I just wanted to mention that I have the problem of getting nervous before performances...wildly beating heart, profusely sweating palms, shaking knees, worrying about what people are thinking, worrying about playing on an unfamiliar (and, by the way, hard to press) piano, worrying about the lighting...you name it, I've probably had it. (Now that I read back over I wrote, it almost sounds worse than it is, but I think you get the point.)
All of the above advice sounds like a composite of nearly everything I've discovered so far about how to cope with the jitters that accompany a recital. You've done a very good job of it. Keep those ideas coming! :D
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Postby 73-1078374881 » Tue Mar 16, 2004 12:23 pm

WOW. Awesome, advice, Mins, Dr. Leland, and presto!!!! The only time I really get nervous is when I haven't prepared the piece very well. My motto is "Prepare, prepare, and prepare!!!" (took me forever to memorize that :p ) If I KNOW that I probably won't mess up because I've worked out all the kinks, then there's not much reason to worry. Now, if I DO get nervous anyways, (I don't knows if this will work for everyone because my mind works very differently :D ) I just think about anything other than the fact that I'm performing-what is burning on my stove at that moment, the big bang theory, just anything. My fingers kind of take over...

A while back, I made a list of elements in a performance that were the most important, in order of descending importance.
1) Staying conscious
2) Breathing (interchangeable with #1)
3) Tone quality
4) Intonation (okay, that doesn't really apply to piano, sorry!)
5) Technical
6) etc....

While I'm up onstage, I first make sure that I'm doing the first two. Then, the next important element, and the next, and so on. I've heard people who could play every fast note perfectly, but their tone quality was horrendous. So this makes you think, "What do I really want that audience to walk away remembering?" Well, I'm starting to ramble, so later!
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Postby 110-1079111554 » Tue Mar 16, 2004 5:52 pm

I am a very nervous performer in exam situations. In fact when given an audience I can rise to the occasion, play to my strengths, fudge my weaknesses and simply perform with a sense of almost arrogance if you like. But sit me in front of an examiner and I become very self aware, very nervous, and I feel that I simply do not belong there. I feel that having an audience allows me to hide behind an ego - a false sense of confidence which is larger than life. Exam situations are indeed a true test of my abilities, and I really feel that my weakness are suddenly exposed. My only way of coping with the stress of any performance - in particular exam nerves is to simply practise & prepare in massive doses. I have felt in every exam so far that I could & should have practised more - those passages which you thought difficult but secure suddenly become completely insecure & impossible to play. I had learned a great deal from my earlier exams by the time I took my grade 8 - and I subsequently then practised every spare minute ( although not easy when you work full time, play in a band, have families etc ). My grade 8 was the first exam where I felt adequately prepared, and I am hoping now that with only 2-1/2 weeks to go before my first diploma I am doing enough to prepare this time.
All of the practising tips listed in the above messages are very welcome, however I would be grateful for any further thoughts on exam preparation.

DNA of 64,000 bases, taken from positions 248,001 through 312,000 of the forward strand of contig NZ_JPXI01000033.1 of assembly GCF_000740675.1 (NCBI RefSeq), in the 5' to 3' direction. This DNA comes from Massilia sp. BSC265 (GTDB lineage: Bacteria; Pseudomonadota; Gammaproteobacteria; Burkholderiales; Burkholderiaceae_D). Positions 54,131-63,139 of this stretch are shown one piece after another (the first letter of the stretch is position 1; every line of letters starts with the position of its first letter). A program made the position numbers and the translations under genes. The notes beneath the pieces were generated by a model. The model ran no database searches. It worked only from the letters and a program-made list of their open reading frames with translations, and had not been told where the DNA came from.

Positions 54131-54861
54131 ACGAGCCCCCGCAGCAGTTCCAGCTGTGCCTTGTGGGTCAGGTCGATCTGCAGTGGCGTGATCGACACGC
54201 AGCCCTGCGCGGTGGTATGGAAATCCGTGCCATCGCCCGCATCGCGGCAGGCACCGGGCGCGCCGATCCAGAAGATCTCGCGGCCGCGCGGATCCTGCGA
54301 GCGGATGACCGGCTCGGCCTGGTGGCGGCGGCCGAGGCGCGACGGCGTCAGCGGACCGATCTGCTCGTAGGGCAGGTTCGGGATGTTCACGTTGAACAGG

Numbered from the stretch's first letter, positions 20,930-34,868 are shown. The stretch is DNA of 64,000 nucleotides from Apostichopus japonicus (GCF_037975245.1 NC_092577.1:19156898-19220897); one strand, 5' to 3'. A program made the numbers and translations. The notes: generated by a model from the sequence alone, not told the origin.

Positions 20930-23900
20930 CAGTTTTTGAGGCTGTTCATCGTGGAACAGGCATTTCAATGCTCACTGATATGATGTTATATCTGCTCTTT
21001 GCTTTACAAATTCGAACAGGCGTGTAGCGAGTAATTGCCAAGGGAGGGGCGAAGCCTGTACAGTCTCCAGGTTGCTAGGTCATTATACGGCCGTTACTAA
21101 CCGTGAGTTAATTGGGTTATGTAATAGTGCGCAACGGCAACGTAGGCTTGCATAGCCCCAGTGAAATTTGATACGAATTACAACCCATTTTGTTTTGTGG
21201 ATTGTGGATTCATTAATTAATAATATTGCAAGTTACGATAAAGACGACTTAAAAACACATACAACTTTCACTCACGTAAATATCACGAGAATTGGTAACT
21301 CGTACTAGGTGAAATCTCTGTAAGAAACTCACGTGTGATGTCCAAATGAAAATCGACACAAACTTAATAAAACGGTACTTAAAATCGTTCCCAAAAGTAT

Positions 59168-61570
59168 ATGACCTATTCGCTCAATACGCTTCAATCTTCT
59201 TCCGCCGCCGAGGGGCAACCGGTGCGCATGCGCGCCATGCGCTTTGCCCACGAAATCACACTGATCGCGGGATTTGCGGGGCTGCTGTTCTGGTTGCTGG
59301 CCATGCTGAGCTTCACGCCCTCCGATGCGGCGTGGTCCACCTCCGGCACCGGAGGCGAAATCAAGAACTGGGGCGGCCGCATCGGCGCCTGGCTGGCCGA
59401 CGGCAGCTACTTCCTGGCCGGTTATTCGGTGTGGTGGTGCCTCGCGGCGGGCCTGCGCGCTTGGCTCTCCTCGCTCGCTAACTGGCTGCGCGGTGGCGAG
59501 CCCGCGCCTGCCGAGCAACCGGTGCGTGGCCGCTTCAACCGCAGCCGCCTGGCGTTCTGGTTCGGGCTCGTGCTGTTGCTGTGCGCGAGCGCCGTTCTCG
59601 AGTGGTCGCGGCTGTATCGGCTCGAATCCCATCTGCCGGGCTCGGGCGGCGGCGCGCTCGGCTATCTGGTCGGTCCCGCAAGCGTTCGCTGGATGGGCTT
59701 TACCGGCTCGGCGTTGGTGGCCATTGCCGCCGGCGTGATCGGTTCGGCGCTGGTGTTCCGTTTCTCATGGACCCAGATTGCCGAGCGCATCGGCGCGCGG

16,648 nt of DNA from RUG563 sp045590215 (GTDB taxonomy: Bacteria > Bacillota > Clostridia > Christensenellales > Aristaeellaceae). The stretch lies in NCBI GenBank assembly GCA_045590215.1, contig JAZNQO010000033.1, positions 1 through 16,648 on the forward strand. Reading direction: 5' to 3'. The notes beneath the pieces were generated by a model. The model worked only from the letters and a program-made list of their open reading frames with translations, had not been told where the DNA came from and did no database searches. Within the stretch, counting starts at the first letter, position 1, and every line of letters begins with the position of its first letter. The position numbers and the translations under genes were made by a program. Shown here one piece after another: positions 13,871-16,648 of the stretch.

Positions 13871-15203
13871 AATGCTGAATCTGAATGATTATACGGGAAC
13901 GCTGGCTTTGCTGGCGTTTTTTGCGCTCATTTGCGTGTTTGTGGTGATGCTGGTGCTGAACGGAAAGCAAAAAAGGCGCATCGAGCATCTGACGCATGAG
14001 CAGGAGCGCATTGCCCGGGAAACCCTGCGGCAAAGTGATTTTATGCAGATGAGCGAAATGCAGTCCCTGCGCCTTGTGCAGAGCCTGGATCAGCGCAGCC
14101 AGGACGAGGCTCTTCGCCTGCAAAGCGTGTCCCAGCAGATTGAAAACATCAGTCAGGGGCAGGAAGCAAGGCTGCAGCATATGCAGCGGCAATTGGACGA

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Postby 81-1074658942 » Fri Mar 19, 2004 10:04 pm

I just performed today. [Mozart sonata, first movement K 310] "It was the best of times, it was the worst of times" comes to mind with regard to that performance.

The only person I was playing for was a judge. [HA no pressure there... right...] It went very well, but for some reason I had some nasty memory slips on the first part. I don't know why. The first part is easier anyway and I know it like the back of my hand. [no pun intended] O well... just pretended that it was intentional and kept the melody going until I could move on. :O Maybe I have some sort of mental disorder! I have things memorized really well, but then they fall over dead when I perform them! nerves or not. Because I really wasn't feeling nervous at all, and my hands weren't even shaking.

There were no problems at all with the second section of the piece. Weirdly enough, the hard part is what I do really really well on and the easy part disintegrates a little. The second section was probably the best I've ever played it.

Evidently I recovered well, because I got a very good score and some nice comments from my judge. I'm glad I'm not my own judge. I think I would be terribly mean to myself.

I've had recurring problems with memory slips. They're worse when it's something important. When they happen, I jsut take it in stride, but I'm thinking "O shoot... I was afraid this would happen." Maybe I'm just derranged or something? :p
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Postby 73-1078374881 » Tue Mar 23, 2004 4:04 pm

No comment on you being deranged, Quid (and I can get away with saying that because we're good friends in real life!). :laugh: Congrats on getting a great score!!!

Memory slips are a nightmare! I don't really have much advice to give... If you'd like to read what I've written on it before, go to http://www.geocities.com/rofinvincibili ... aria2.html
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Postby Dr. Bill Leland » Tue Mar 23, 2004 5:55 pm

Hey, Quidam, that quote ("It was the best of times", etc.) opens a book which ends with the hero going to the guillotine! Is that the way you feel when you have to perform???